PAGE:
U.S. captain Christie Rampone has been named to her fifth Women’s World Cup roster, tying Kristine Lilly for most World Cups for an American player, man or woman. Midfielder Shannon Boxx and forward Abby Wambach will be playing in their fourth World Cups while Carli Lloyd, Hope Solo and Heather O’Reilly make their third Women’s World Cup roster. Ellis named eight players who will be participating for the first time and nine who will be participating for the second time.

The roster, which features three goalkeepers, eight defenders, seven midfielders and five forwards, is the product of nearly 11 months of player evaluation since Ellis was named head coach in May of 2014. During that time, she has been on the bench for 23 international matches (including two as interim coach before being officially named head coach) and has seen 34 players in training camps, 29 in international matches and many more in NWSL matches. Ellis selected 14 players who were part of the 2012 Olympic gold medal-winning team in London.

“The players selected have the confidence, experience and desire to help us win a world championship,” said Ellis. “We had an excellent group to pick from and at the end of the last camp, I complemented all the players on how much they pushed each other and competed to make this selection challenging."

The Women’s World Cup roster will make up the squad for the USA’s final three matches before departing for Canada. The three-match Send-Off Series takes place in May and will start when USA faces the Republic of Ireland on Sunday, May 10, at 11:30 a.m. PT at Avaya Stadium in San Jose, California, the new home of Major League Soccer's San Jose Earthquakes. From there, the USA will travel down the coast for its second Send-Off Series match, facing Mexico on Sunday, May 17, at 6 p.m. PT at StubHub Center in Carson, California. Both California matches will be broadcast on FOX Sports 1.

The U.S. heads to the East Coast to conclude the Send-Off Series against Korea Republic on Saturday, May 30, at Red Bull Arena in Harrison, New Jersey. The match will kick off at 4:30 p.m. ET and will be broadcast on ESPN and WatchESPN. Fans can follow all the upcoming WNT matches on Twitter @ussoccer_wnt and @ussoccer_esp

This summer, the USA will face Australia, Sweden and Nigeria in Group D at the 2015 FIFA Women's World Cup. The USA opens against Australia on June 8 at Winnipeg Stadium, followed by Sweden on June 12 in Winnipeg and Nigeria on June 16 at BC Place in Vancouver.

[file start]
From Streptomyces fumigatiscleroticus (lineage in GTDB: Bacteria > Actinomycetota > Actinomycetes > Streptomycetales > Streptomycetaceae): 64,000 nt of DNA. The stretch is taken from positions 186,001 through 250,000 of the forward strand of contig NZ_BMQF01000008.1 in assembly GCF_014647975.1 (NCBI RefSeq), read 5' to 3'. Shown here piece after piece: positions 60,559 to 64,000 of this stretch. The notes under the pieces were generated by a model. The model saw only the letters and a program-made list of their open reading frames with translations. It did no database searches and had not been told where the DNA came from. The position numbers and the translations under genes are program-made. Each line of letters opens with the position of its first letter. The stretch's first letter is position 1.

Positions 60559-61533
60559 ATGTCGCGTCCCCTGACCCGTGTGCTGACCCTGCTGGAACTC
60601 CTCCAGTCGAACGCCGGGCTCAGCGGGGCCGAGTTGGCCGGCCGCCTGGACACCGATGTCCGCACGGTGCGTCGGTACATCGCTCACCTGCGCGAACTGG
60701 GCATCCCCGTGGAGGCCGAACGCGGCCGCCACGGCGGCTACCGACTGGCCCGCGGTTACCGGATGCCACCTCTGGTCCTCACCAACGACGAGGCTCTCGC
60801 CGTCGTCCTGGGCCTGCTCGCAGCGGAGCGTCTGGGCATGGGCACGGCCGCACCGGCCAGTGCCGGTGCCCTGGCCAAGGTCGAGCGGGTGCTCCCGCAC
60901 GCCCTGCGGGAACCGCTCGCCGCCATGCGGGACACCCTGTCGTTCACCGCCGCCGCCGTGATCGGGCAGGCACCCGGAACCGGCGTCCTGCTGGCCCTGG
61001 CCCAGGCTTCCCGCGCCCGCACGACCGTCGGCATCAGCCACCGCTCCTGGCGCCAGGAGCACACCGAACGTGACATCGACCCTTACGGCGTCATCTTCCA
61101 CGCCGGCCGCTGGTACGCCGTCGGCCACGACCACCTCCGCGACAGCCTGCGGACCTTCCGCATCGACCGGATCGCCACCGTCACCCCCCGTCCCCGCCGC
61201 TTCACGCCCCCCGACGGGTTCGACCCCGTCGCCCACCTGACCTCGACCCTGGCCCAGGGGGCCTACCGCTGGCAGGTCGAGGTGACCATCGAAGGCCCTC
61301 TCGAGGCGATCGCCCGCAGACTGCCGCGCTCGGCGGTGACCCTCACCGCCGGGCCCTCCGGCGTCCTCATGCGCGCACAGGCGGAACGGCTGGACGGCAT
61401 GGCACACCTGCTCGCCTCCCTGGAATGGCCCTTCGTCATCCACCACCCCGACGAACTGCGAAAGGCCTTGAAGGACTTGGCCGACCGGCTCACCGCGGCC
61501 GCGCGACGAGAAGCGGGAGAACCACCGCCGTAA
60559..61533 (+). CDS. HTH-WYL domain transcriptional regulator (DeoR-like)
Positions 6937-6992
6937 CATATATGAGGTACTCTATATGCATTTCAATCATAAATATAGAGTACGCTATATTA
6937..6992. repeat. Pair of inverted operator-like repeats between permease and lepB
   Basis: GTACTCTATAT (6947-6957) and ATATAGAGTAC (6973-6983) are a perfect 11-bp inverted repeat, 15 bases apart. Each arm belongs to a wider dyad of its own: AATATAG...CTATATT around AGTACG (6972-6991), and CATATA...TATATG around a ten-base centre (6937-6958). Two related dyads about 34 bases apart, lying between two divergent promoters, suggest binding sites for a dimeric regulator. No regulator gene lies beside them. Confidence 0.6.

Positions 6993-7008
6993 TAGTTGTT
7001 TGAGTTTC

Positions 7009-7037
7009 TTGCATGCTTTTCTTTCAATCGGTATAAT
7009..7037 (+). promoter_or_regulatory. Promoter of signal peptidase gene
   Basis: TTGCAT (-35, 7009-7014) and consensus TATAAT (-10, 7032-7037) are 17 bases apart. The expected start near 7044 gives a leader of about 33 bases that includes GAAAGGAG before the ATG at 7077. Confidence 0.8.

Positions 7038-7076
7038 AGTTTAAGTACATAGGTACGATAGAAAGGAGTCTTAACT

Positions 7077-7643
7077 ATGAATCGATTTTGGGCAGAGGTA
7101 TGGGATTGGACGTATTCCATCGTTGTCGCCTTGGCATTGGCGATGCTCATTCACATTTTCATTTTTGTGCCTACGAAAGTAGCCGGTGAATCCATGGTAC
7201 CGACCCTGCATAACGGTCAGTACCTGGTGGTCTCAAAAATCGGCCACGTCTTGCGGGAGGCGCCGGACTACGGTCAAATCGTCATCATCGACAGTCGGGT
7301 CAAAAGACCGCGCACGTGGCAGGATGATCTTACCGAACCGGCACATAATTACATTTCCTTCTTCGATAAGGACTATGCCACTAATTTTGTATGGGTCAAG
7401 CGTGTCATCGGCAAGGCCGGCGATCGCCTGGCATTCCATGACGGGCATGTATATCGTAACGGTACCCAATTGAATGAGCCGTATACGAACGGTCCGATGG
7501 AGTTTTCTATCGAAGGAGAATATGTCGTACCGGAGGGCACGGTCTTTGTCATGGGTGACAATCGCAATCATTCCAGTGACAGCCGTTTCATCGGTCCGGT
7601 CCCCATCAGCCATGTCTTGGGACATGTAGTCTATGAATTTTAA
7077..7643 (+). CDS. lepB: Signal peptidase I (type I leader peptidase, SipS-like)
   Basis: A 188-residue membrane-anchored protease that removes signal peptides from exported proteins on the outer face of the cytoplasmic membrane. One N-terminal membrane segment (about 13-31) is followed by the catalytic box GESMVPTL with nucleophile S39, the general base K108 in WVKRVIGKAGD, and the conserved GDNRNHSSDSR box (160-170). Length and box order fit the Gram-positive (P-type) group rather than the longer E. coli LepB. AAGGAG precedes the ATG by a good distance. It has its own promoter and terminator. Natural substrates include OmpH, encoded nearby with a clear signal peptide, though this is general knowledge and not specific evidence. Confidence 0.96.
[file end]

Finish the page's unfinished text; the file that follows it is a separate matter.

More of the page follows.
“It’s been a thorough process of evaluation, and we had a lot of good opportunities to see the players in highly competitive situations. I feel that this group of players can accomplish our goals,” said Ellis. “We have positional depth, versatility, and players that will give us balance on every line.”

The 2015 FIFA Women's World Cup runs from June 6-July 5 and all 52 games will be shown live on FOX, FOX Sports 1, FOX Sports 2 and on tablets and mobile devices through the FOX Sports GO app and FOXSportsGO.com.

2015 United States FIFA Women’s World Cup Roster By Position: (Detailed Roster)
GOALKEEPERS (3): Ashlyn Harris* (Washington Spirit), Alyssa Naeher* (Boston Breakers), Hope Solo*** (Seattle Reign FC)
DEFENDERS (8): Lori Chalupny** (Chicago Red Stars), Whitney Engen* (Western NY Flash), Julie Johnston* (Chicago Red Stars), Meghan Klingenberg* (Houston Dash), Ali Krieger** (Washington Spirit), Kelley O’Hara** (Sky Blue FC), Christie Rampone***** (Sky Blue FC), Becky Sauerbrunn** (FC Kansas City)
MIDFIELDERS (7): Shannon Boxx**** (Chicago Red Stars), Morgan Brian* (Houston Dash), Tobin Heath** (Portland Thorns FC), Lauren Holiday** (FC Kansas City), Carli Lloyd*** (Houston Dash), Heather O’Reilly*** (FC Kansas City), Megan Rapinoe** (Seattle Reign FC)
FORWARDS (5): Sydney Leroux* (Western NY Flash), Alex Morgan** (Portland Thorns FC), Christen Press* (Chicago Red Stars), Amy Rodriguez** (FC Kansas City), Abby Wambach**** (unattached)

*        First Women’s World Cup
**       Second Women’s World Cup
***     Third Women’s World Cup
****   Fourth Women’s World Cup
*****  Fifth Women’s World Cup

Additional Notes:

  • The 2015 FIFA Women’s World Cup will be the seventh time FIFA stages the event and the first to include 24 nations, up from 16 that participated in the previous four editions. The 1991 and 1995 Women’s World Cups featured 12 teams.
  • With the addition of eight teams, the format now includes an additional knockout round game (Round of 16) and it will now require seven matches to win the tournament, up from six in the previous tournaments. In part due to the additional match, Women’s World Cup rosters now have 23 players (up from 21 in 2011).
  • Christie Rampone is poised to play in her fifth Women’s World Cup tournament. Four female players have previously played in five Women’s World Cups: Kristine Lilly of the USA (1991-2007), Formiga of Brazil (1995-2011), Birgit Prinz of Germany (1995-2011) and Homare Sawa of Japan (1995-2011). Formiga and Sawa have a chance to play in their sixth tournaments this summer. Bente Nordby of Norway (1991-2007) was on five Women’s World Cup rosters but played in four tournaments.
  • Rampone is the last remaining active player from the 1999 FIFA Women’s World Cup championship team.
  • Only two men have appeared in five World Cups: Goalkeeper Antonio Carbajal of Mexico (1950-1966) and midfielder Lothar Matthäus of Germany (1982-1998). Italian goalkeeper Gianluigi Buffon was named to five teams but played in four tournaments.